She squeezed back but said nothing. Don’t worry. If only it were that easy. Unfortunately, her blank moments didn’t bring Zen into the rest of her life. They were more like blackouts than meditations—moments when fatigue got the better of her. The rest of the time, she was sprinting to keep up with the mindless churn of to-do lists that filled her days. How did people live like this? Every day stuffed with pointless urgency. It was exhausting. Sometimes Alice found herself longing for just a taste of magic again. Magic was a glimmer of something beyond logic and reason and sunrise and sunset. Without it, life melted into a meaningless churn of waking and sleeping.
Tony was patient with her—in more ways than one. She wasn’t sure how he managed to put up with her frequent mental lapses and her total lack of girlfriend know-how. Frankly, she was mortified by her own awkwardness. In her more positive moments, she told herself it wasn’t her fault. He was her first boyfriend. No one had warned her about these things.
If only someone had warned her about these things. Holding hands, kissing, it all looked so easy when other people did it. At first, for her, it had been a humiliating disaster. She didn’t know what to do with her body, how to move. She would press her lips into Tony’s without aim or direction, as haphazardly as she kissed her dad’s cheek. For Tony, on the other hand, finesse seemed to come naturally. His kisses were caresses. He was artistic. When they held hands, while her arm went stiff as a board, he would stroke the back of her hand with his thumb, making little circles—or hearts. She liked to think of them as hearts.
Her heart was pounding from half-jogging to the end of a row.
“Do you see it?” Alice asked, trying to read the call numbers on both sides of the row simultaneously.
Tony shook his head. “Not yet.”
“I don’t believe this,” Alice grumbled, sinking to her knees. “It’s got to be here. I can’t rewrite this whole paper—I don’t have time!” She ran her hands across the books on the bottom shelf, vainly hoping that the right one would just jump out and grab her by the throat. Tony scratched his forehead. Alice was starting to recognize these things he did. She knew now that when he scratched his chin, he was thinking deeply; when he scratched right below his hairline, he was worried.
“Maybe it was just shelved wrong,” he suggested. He turned around and started scanning the bookshelf behind him.
Though Alice worried it was useless, she re-scanned the spines on the shelf in front of her. Maybe Tony was right—maybe they had missed something. But she had that sinking feeling in her gut and her eyes were burning; she was frustrated almost to tears. Her sight grew blurry as she stared at book after book.
“The library will be closing in five minutes,” said a voice over the intercom.
She blinked very quickly, trying to clear her vision. Her eyes stopped on a particularly tattered old book without a visible call number, and she reached out to grab it, glancing behind her at Tony, who still had his back to her.
Her fingers touched the binding and she gasped. It was the strangest feeling—a tingling in her fingers, a warmth that traveled up her arm and into her shoulder. Alice pulled the book from the shelf and felt as if all the hair on her body were standing on end. She shivered and stroked the cover, which was brown leather and plain. It was blind-stamped with three concentric circles, like a rounded eye.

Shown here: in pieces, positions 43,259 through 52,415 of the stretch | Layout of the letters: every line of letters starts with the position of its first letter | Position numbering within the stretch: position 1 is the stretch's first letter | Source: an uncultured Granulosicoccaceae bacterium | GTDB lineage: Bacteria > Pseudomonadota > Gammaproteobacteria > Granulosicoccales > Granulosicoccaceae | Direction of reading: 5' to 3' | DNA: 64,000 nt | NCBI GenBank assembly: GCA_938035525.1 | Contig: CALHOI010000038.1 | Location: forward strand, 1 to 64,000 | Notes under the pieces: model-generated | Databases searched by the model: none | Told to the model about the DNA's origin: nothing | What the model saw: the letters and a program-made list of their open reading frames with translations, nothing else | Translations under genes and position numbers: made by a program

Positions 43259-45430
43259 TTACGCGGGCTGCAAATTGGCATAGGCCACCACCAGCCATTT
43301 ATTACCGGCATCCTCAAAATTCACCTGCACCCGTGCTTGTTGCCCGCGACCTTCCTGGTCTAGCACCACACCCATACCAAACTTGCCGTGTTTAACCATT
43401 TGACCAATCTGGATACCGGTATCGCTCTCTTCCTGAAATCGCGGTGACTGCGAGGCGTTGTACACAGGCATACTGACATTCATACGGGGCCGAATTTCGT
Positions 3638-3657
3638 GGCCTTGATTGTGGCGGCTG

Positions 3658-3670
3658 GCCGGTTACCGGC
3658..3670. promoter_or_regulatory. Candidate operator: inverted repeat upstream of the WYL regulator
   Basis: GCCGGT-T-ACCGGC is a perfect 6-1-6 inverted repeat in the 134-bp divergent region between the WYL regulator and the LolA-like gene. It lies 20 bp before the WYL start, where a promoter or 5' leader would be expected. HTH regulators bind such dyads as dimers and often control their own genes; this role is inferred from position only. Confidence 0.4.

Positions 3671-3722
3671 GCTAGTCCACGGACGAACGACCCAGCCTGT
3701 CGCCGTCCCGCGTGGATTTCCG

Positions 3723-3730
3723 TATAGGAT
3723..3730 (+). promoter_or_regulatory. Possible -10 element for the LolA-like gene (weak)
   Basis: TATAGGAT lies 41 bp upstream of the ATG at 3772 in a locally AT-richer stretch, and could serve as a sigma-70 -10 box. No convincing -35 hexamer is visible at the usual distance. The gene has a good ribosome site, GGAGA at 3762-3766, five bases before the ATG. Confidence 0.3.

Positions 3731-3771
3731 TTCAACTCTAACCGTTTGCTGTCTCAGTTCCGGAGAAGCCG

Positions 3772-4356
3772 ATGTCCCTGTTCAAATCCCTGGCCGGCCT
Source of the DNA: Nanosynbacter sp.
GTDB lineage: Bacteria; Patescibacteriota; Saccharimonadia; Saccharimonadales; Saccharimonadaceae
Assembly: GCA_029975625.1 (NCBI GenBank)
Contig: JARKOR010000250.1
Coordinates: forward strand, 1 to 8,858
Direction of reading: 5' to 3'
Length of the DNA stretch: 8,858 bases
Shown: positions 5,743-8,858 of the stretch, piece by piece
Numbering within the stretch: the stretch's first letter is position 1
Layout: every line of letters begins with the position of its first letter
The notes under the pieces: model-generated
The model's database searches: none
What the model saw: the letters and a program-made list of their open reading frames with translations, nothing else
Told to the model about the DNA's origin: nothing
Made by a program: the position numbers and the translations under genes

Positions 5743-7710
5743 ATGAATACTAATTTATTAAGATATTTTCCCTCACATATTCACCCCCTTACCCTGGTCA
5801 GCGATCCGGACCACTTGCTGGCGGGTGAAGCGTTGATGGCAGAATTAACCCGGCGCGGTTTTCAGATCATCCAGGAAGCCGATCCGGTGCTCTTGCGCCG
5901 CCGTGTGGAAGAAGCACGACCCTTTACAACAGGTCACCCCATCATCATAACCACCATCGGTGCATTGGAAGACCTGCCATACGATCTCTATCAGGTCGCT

Peeling the cover back, she scanned through a few pages at random and knew immediately what she was holding. There was a sharp tug in her abdomen, and she almost put the book back then and there. It wasn’t the first spellbook she had seen. She had discovered several while fighting for her life in the hotel last summer. They’d belonged to the witch who set the curse. One of them had been covered in scrawls and notes—an inconsistent, impossible mess.
This little volume was an entirely different story. It was printed; the old monospaced type left odd gaps between letters. Someone had carefully underlined a few sentences throughout, but overall, it looked nearly untouched. If it hadn’t been for the yellowed pages and the smell of rotting paper, she might have called it pristine.
Each page was laid out in the same way: a heading in large, capitalized type followed by an ingredient list and several paragraphs of instructions. To the left of each title were one to three small triangles. Some were colored in with solid black ink while others were empty. They were presented without explanation, but Alice felt sure they must be a scale of sorts: a rating to indicate how long a particular spell took to prepare or its difficulty or something like that. There were small sketches throughout. On one page, a tiny flower was drawn to the right of the ingredient list. On the bottom of another, a tiny frog, splayed out, cut open, its ink-drawn limbs hanging limply at its sides.
Her stomach turned; quickly, she shut the book. A shiver tickled her spine—the familiar sensation of being watched. Was it a coincidence that she had come across this book? Or could it be that the curse had left a magical stamp on her, a kind of otherworldly magnetism? Had she found the book, or had the book found her?
“I don’t believe it.”
Alice jumped, clutching the book to her.
“Hey—I found it!”
Tony was holding the book out for her to see, smiling widely. She took it from him with one hand; with the other, she slipped the leather book behind her back. The movement was instinctual. All she knew was that she didn’t want to return the book and leave so many questions unanswered. Nor did she want to explain to Tony why she had to know more.